Golf365 Recall: Koepka and Fleetwood linked by history

Newly crowned US Open champion Brooks Koepka and runner-up Tommy Fleetwood share more than just recent success, as Matt Cooper reveals.

The morning of Thursday 22nd August 2013 was warm but overcast at Gleneagles Hotel, the clouds hanging stubbornly low over the surrounding Ochil Hills for the first round of the final Johnnie Walker Championship before the Centenary Course hosted the 2014 Ryder Cup.

Gleneagles is a special place. It is difficult, if not impossible, to spend such a morning there and not feel excitement. The splendour of the hotel, the reverence towards sporting pursuits, the colours of the surrounding countryside; they fuel a golfer’s anticipation and stir his or her soul.

At 8.55 the starter cleared his throat. “On the tee,” he announced, “representing Italy, Matteo Delpodio.” Polite applause followed by respectful silence, but really? To be honest we weren’t there to see Matteo.

Instead, going through those familiar final motions ahead of their round (last bite of a flapjack, quick squiggle of marker pen on ball) were two of the European Tour’s bright young things: Englishman Tommy Fleetwood and America’s Brooks Koepka. We wanted to know how they would play today and what they were capable of in the future.

A little under two years previously Fleetwood had graduated to the main stage as the Challenge Tour’s number one. At the season’s concluding tournament, the Grand Final in southern Italy, he had missed out on the win to Andrea Pavan. Disappointed? “Well, I won the rankings and Andrea got the win on home soil,” he said with a smile. “So everyone’s a winner really.” It was an early sign of the likeability that has become his trademark.

Meanwhile, a mere two months before, Koepka had also advanced from Europe’s secondary circuit. Three victories in May and June had earned him Battlefield Promotion and the day after the last of them he made it two wins in a week, topping Open Qualifying at Sunningdale after which his playing partner, Oli Fisher, said: “He’s probably the best putter I’ve ever played with.” Another pointer towards the future.

That morning at Gleneagles they both shot 68, but in different fashion. Fleetwood, slighter although not losing much in distance from the tee, was clearly skilled in the long game. Koepka muscled his ball from the tee and was as confident with the putter as Fisher suggested he deserved to be.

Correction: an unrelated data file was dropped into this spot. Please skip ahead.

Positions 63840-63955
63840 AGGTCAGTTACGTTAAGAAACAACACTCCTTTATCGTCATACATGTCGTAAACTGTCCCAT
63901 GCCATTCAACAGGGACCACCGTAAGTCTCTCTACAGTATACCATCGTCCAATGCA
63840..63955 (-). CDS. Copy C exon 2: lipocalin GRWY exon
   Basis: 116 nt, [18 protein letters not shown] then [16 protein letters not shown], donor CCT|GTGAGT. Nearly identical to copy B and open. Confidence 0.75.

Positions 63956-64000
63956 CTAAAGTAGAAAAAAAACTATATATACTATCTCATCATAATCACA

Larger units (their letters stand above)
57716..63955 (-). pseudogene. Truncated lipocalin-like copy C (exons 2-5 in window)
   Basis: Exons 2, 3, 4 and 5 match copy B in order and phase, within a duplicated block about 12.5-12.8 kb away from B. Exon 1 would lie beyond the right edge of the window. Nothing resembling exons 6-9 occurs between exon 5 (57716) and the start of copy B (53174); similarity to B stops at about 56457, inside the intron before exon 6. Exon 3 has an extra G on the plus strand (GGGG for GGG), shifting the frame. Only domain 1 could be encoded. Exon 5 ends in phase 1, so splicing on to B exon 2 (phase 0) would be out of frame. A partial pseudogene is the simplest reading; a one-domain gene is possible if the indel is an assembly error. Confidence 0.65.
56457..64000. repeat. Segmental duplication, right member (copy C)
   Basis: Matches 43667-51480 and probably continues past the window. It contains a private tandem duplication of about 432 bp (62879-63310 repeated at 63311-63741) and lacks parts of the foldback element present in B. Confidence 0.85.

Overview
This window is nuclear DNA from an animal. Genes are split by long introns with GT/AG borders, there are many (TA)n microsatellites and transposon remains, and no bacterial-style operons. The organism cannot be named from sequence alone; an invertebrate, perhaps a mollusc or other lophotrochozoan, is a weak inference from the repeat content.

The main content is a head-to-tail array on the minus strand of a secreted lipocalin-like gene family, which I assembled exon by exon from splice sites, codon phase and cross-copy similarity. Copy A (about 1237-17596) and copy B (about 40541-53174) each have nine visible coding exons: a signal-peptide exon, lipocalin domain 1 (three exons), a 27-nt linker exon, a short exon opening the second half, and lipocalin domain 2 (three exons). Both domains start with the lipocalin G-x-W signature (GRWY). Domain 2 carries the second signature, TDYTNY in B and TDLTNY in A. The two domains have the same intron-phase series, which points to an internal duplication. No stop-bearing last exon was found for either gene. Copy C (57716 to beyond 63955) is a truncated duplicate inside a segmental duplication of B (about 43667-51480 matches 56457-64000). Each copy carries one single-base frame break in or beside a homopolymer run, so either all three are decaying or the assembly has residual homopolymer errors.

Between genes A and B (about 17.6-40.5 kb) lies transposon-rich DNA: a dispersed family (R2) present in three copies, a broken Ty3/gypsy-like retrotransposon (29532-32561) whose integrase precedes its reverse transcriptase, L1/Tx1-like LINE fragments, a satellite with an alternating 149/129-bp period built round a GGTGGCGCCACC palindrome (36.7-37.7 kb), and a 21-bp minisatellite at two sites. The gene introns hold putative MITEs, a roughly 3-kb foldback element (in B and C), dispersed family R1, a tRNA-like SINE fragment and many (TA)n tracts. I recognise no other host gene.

After 36 holes both were in the top five. Over the weekend Koepka drifted backwards, but Fleetwood pushed on, defeating Stephen Gallacher and Ricardo Gonzalez in a play-off to claim his first European Tour victory.

A year later they remained players of potential, unable to force their way into their respective teams for a return to Gleneagles, but they were paired together again, this time in the final round of the European Masters, high in the Swiss Alps, where they were bettered by Koepka’s compatriot David Lipsky.

From here their respective paths took a different route. Koepka’s third in Crans was the start of a run of seven results of T11th or better in just ten starts, two of them were victories, one in Europe and the other on the PGA Tour.

Earlier in 2014 he had recorded tied fourth in the US Open, the first of 12 top 20s in 15 major championship starts. It was proof that he thrived under the greatest pressure, that he had found his feet.

Fleetwood ended both 2014 and 2015 in the top 25 on the Race to Dubai, but his major record contrasted with Koepka’s: he missed the cut in six of his first seven starts. The exception was notable, however: T27th at the 2015 US Open.

From July 2015, however, Fleetwood suffered a 12-month loss of form. He would later reveal in a European Tour video: “I was world number one amateur, flew through Challenge Tour, played well, I felt comfortable and that I would just progress, but it turned out that wasn’t the case.